Hepatitis A is a serious liver disease caused by the Hepatitis A Virus (HAV). It can be transmitted by close, personal contact, as well as by eating food or drinking liquid contaminated with HAV.
HAV causes flu-like symptoms, jaundice, and severe stomach pains and diarrhea. Usually those with HAV have to be hospitalized, and in some cases, those with HAV die as a result of the virus.
HAV is easily spread to others within their household so when one becomes infected, it is hard to avoid others becoming infected by Hepatitis A.
Hepatitis A Vaccines
The Hepatitis A vaccine can prevent HAV. For children, the first dose is given 1 year-2 years of age, though children over 2 years can still receive the vaccine. Travelers can be given the vaccine about one month before traveling, using an immune globulin given less than a month prior to travel to provide temporary protection.
The vaccine is given in two doses. These doses can be started at any time and are usually given about 6 months apart. It can also be given with other vaccines.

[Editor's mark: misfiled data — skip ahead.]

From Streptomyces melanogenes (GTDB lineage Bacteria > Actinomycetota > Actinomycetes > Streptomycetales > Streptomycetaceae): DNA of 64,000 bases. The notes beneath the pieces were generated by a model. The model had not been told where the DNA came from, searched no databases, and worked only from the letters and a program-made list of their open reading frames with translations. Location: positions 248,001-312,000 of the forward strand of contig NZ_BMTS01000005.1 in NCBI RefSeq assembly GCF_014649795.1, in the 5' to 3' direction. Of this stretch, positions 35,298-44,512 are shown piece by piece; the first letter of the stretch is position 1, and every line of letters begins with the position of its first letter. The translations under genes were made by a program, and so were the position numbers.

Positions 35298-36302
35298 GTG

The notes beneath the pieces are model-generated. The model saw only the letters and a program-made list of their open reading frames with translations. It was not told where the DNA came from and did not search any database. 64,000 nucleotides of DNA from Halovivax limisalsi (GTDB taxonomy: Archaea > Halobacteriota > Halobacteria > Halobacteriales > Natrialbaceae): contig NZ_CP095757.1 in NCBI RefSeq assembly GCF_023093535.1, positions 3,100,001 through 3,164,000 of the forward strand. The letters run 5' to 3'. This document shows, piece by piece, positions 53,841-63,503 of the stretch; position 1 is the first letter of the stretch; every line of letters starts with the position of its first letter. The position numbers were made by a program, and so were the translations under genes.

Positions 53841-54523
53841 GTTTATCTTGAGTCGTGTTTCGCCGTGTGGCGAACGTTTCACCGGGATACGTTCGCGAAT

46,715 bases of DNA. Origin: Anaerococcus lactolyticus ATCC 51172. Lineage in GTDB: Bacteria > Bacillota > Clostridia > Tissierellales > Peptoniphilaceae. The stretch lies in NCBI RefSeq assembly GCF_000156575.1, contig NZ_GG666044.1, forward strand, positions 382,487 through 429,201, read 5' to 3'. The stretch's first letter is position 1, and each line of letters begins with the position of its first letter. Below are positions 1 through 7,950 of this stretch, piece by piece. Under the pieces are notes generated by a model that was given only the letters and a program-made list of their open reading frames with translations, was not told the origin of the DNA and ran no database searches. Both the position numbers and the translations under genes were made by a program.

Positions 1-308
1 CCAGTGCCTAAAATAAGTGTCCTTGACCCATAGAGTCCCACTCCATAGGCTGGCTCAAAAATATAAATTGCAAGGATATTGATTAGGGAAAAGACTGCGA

Hepatitis vaccines are not for children under 1 year of age.
Hepatitis A vaccines were recommended in the United States beginning in 1996. Since then, the number of cases reported each year in the U.S. has dropped from around 31,000 cases to fewer than 1,500 cases.
Risks of Hepatitis A Vaccine
As with all medications, some people experience allergic reactions. Signs of an allergic reaction include high fever, behavioral changes, difficulty breathing, wheezing, hoarseness, hives, paleness, weakness, quickened heartbeat, and dizziness. If any of these symptoms occur, contact your health care provider immediately and seek medical attention.
Mild risks include soreness at the injection site, headache, loss of appetite, and tiredness, which usually last 1-2 days.
Vaccine Injuries are rare, but they are real.